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“A man without self-control is like a city broken into and left without walls.”  Proverbs 25: 28

While you legally may be an adult at 18, age is not what makes one a true adult. The difference between adults and children is that adults have learned the art of self-control.  Not all people have learned that skill.  For many, their behavior is dictated by their emotions.  The problem is that without self-control, you cannot be a successful human being.

Of course, none of us has perfect self-control. Push my buttons for long enough, and I eventually will fly off the handle.  I don’t have limitless reserves of patience.  Nor do most people.  We are human beings, and therefore we are imperfect.  However, as we mature, we develop greater control over what we do and say.

Without self-control, our relationships cannot be what they should be. I would venture to guess that every broken human relationship is the result of one person (or both people) doing and saying things that they shouldn’t have.  For instance, when someone has been offended or hurt, instead of stepping back and taking a deep breath, they have lashed out.  Or perhaps someone did what looked like fun and failed to consider how their actions would affect others.

Self-control also is necessary for us to achieve our goals. The older I get, the more I realize how little natural talent matters.   Let’s face it.  There are a lot of very talented people out there who aren’t fulfilling their potential.  That is because the willingness to work hard trumps natural talent every time.  And hard work is the product of self-control.

It would be lovely if I could tell you that you that learning how to exercise self-control is like riding a bike. Once you learn how to do it, you know how to do it forever.  Sadly that is not how self-control works.  Learning how to control your behavior is a lifelong struggle for each of us.  However, over time, it gets easier.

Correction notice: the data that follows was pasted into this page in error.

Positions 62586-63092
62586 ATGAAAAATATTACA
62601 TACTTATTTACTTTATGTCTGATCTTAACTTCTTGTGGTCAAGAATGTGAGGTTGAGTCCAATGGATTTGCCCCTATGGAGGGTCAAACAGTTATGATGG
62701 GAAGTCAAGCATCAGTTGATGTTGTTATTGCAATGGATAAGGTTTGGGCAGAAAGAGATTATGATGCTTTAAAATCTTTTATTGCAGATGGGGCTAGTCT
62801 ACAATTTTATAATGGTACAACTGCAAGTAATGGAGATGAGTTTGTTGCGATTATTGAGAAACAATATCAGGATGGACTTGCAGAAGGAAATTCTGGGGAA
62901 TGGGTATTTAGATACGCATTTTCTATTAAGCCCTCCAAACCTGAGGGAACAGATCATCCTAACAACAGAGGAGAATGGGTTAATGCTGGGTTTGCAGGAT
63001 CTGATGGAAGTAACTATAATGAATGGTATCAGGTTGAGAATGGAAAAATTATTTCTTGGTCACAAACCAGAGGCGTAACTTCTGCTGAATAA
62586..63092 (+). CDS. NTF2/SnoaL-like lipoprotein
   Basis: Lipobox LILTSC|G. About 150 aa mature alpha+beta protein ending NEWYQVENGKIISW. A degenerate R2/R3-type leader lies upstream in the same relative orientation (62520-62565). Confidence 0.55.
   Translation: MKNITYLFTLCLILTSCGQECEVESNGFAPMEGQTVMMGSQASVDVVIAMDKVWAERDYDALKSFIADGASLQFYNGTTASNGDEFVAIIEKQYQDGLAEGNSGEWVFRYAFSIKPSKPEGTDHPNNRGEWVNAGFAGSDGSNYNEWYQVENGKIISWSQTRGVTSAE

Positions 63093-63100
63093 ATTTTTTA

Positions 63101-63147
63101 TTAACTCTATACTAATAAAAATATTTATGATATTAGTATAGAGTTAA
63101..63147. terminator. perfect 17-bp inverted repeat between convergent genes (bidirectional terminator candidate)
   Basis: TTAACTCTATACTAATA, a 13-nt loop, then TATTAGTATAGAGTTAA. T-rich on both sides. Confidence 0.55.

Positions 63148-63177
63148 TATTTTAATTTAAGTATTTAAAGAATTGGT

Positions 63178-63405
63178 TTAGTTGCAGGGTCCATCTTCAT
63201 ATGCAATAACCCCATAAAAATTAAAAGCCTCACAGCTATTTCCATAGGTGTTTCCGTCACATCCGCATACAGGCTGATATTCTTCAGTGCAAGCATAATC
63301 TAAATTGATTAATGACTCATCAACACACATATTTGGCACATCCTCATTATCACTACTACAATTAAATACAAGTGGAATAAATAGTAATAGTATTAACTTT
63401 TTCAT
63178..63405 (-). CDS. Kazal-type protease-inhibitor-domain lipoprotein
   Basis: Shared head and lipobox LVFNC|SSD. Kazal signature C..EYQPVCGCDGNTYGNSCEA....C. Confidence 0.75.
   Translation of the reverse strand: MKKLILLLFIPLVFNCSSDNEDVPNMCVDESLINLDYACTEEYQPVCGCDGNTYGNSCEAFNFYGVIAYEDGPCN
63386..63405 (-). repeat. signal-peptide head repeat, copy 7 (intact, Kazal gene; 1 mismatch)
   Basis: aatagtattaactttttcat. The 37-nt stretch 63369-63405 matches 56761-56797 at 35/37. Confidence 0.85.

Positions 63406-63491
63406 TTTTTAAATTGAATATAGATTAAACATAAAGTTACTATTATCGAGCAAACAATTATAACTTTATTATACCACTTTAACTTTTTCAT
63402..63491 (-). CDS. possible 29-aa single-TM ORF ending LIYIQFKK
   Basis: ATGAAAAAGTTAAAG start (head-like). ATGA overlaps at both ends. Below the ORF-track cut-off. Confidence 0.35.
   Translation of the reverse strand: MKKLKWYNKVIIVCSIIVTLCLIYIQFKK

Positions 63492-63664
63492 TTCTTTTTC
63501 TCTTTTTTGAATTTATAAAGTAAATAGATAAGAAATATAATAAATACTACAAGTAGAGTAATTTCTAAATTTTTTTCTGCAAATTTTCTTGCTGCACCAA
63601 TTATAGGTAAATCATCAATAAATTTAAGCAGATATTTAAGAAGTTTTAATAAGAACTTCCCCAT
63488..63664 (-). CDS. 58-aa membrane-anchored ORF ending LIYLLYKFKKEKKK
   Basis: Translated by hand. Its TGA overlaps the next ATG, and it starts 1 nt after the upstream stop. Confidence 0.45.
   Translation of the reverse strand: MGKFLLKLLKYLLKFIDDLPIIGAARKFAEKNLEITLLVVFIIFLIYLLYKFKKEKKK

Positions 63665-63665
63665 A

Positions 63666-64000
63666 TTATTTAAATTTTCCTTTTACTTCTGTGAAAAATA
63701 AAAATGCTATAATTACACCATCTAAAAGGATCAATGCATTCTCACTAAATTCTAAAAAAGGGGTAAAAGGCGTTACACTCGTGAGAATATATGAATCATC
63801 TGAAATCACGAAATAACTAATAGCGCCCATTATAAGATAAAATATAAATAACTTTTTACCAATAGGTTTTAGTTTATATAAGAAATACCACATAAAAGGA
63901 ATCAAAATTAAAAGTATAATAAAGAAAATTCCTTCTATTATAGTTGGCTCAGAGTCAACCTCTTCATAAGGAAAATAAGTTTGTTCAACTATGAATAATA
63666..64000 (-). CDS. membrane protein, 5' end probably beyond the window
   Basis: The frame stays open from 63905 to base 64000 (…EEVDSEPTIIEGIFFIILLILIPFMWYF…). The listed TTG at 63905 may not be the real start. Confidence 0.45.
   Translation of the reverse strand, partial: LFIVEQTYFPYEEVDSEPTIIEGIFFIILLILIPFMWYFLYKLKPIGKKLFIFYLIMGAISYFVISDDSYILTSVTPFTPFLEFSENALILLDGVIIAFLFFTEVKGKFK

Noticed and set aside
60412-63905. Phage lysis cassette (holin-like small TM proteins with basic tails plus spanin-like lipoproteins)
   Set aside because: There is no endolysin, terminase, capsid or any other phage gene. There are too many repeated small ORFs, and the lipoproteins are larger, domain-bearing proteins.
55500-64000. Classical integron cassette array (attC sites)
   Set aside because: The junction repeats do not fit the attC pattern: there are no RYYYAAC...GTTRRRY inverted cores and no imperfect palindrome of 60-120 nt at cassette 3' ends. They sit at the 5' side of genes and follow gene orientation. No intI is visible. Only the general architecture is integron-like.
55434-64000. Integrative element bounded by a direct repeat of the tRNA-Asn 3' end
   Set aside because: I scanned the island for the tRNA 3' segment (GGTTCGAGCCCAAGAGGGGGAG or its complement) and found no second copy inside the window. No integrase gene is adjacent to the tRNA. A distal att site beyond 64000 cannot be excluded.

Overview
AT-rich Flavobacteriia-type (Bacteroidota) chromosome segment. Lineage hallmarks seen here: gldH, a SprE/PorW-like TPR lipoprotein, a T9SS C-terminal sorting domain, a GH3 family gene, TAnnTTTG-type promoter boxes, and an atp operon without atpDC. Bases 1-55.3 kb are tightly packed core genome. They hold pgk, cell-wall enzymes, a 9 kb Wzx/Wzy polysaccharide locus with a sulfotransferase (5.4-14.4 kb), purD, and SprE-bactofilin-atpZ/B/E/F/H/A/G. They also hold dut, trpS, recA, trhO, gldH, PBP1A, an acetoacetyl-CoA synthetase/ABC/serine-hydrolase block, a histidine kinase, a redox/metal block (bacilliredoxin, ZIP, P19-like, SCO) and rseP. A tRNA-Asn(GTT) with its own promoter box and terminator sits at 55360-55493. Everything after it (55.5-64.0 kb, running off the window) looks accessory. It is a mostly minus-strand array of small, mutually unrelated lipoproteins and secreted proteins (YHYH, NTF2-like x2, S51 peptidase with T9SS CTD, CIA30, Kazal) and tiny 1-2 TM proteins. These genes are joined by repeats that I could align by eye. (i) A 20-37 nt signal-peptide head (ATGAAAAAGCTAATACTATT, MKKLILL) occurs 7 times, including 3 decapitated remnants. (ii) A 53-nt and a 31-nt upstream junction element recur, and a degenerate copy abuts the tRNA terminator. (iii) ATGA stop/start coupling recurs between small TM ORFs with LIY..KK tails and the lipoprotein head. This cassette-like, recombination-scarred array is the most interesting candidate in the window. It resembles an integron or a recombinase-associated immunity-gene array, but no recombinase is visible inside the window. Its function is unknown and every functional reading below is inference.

There are a couple of things to focus on when developing self-control. One is to always consider how your actions affect other people.  Everything that you do affects others.  Even if you live alone on a mountaintop, your actions affect other people.  Why?  Because your entire family is wondering why you live alone on that mountain, and for heaven’s sake, why can’t you come for Sunday dinner every once in a while?  So it doesn’t matter what your life circumstances are, your actions always are affecting others.  And that is a fact each of us should take seriously.  We each have a responsibility to have a positive effect on other human beings.  If you aren’t having a positive effect, then to put it bluntly, you are failing at life, regardless of how much money you make or how much fame you enjoy.

You also should concern yourself with whether your actions are contributing to your God-given purpose on this earth. I suspect that God didn’t put anyone on this earth to watch 4 hours of television a day.  So if you are spending large amounts of your free time on pursuits that have nothing to do with serving others or the world, then it is time to gain some control over how you spend your time.  You may need to make some hard choices that are uncomfortable.  If you have been called to a certain career, you may have to give up television to spend your evenings honing your skills in that field.  If you have been called to serve the poor, then some of your evenings may be spent working on projects with your church missions committee.  Or you may spend some of your free time volunteering at the local soup kitchen.  Of course, we all need time to relax in order to refuel our spirits.  But if we have a calling, then we have to sacrifice some of our free time in order to fulfill the reason that God put us on this earth.

Living a life of self-control is incredibly hard. However, the rewards are massive.  When you live a life of self-control, you have better relationships.  Your time is spent in ways that are productive and that give you a feeling of satisfaction.  And the world is simply a better place because you are in it.

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